Extended Producer Responsibility reduces waste and impacts the workplace

Cutting the wasteThe October 16  report from the Ecofiscal Commission ,  Cutting the Waste: How to save money while improving our solid waste systems  is a thorough examination of the issue of waste management in Canada, and while it discusses consumer behaviour (including single use plastics, briefly), the main focus is on municipal programs of disposal pricing ( tipping fees and  “pay as you throw”)  and Extended Producer Responsibility (EPR).

Extended Producer Responsibility (EPR) programs shift the costs and responsibility for waste management from taxpayers and consumers to manufacturers.  Cutting the Waste  recommends expanding and harmonizing Canada’s EPR programs, stating…. “ “extended producer responsibility” programs … can improve the efficiency of recycling programs while also creating incentives to produce goods that generate less waste or goods that can more easily be recycled.”  The report provides a good overview of the history, structure, and efficiency of EPR programs in Canada, stating that there are over 120 such programs (both voluntary and legislated) in Canada, following an EPR Action Plan which was  developed through the Canadian Council of Ministers of the Environment (CCME) in 2009. Their most recent progress report on the Action Plan was conducted in 2014 .  The Ecofiscal Commission highlights British Columbia as having the most stringent and comprehensive plan, and states, “Alberta is the only province that does not have legislated extended producer responsibility (EPR) programs and is falling behind in its commitments under the Canada-wide Action Plan for EPR.”  EPR Canada , a non-profit association, also publishes Report Cards – their most recent was released in 2017.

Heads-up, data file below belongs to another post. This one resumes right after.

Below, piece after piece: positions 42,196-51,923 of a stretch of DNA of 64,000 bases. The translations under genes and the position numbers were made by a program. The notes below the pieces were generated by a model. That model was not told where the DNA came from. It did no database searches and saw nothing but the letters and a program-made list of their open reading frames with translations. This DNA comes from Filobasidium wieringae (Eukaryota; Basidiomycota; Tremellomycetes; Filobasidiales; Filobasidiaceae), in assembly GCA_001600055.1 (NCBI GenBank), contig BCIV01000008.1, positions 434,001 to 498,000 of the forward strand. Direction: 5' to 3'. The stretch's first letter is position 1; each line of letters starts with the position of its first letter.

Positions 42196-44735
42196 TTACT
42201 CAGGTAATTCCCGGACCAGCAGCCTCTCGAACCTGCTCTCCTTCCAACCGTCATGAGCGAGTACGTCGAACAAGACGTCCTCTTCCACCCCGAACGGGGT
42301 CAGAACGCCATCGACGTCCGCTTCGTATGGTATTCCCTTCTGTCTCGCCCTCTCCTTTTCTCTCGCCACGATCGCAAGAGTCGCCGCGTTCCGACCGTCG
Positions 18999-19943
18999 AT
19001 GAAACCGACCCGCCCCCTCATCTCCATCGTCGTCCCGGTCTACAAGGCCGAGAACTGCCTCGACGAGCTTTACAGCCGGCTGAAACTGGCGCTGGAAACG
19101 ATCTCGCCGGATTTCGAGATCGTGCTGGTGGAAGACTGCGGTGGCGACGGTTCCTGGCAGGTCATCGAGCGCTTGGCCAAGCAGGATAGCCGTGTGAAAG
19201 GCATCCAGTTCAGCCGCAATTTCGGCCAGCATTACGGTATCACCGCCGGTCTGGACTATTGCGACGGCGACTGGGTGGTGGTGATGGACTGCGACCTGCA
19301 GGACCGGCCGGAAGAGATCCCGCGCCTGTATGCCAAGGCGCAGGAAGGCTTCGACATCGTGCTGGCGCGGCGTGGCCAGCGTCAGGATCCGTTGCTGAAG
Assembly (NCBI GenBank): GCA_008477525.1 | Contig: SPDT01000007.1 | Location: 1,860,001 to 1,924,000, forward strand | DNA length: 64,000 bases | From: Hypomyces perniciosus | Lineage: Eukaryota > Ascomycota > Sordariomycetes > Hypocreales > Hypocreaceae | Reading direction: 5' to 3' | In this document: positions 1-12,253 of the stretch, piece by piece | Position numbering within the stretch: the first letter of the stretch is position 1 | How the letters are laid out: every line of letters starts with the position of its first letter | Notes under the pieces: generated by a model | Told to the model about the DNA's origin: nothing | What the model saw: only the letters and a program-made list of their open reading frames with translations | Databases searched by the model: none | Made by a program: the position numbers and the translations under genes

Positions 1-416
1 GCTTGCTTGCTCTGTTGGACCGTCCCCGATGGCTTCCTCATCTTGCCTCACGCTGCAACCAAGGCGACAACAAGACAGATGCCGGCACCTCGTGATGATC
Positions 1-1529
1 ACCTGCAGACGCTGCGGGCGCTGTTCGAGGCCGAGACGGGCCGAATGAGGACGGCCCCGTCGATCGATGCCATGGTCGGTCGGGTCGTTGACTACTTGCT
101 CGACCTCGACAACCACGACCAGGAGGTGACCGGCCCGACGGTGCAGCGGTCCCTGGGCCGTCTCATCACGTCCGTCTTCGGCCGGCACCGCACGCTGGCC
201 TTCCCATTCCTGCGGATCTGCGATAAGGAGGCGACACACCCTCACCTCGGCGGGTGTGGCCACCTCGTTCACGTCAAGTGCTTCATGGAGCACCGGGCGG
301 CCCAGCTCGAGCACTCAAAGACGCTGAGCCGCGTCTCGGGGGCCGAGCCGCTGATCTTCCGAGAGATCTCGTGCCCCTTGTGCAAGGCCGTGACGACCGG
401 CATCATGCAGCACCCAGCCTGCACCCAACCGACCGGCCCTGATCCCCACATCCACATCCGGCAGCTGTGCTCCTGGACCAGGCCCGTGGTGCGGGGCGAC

How does waste management translate into a greener workplace?  The automobile manufacturing industry provides a Canadian example, and in its 2011 Fact Sheet  “Taking Back our Jobs – Taking Back our Environment “ , the Canadian Auto Workers endorsed EPR, with concise arguments,  stating “The future job creation potential is enormous. The motor vehicle industry is one of the best examples of EPR job creation.”   (The Fact Sheet was republished by Unifor in 2013,  here).  From the company, the GM Landfill-free Blueprint (2018) makes a business case for reducing waste and includes the concept of employee engagement.

In September 2018 , one of  Canada’s Clean50 awards for 2019 went to the General Motors Assembly plant in Oshawa Ontario for its “zero waste to landfill” project   .  The announcement states:   “At the core of the success of General Motors Landfill-Free Project at GM Oshawa Assembly Plant initiative lies the fact that the “team” for this project numbers approximately 3,000.  …. it was the employees at the plant who were directly and indirectly part of the successful implementation of their project.”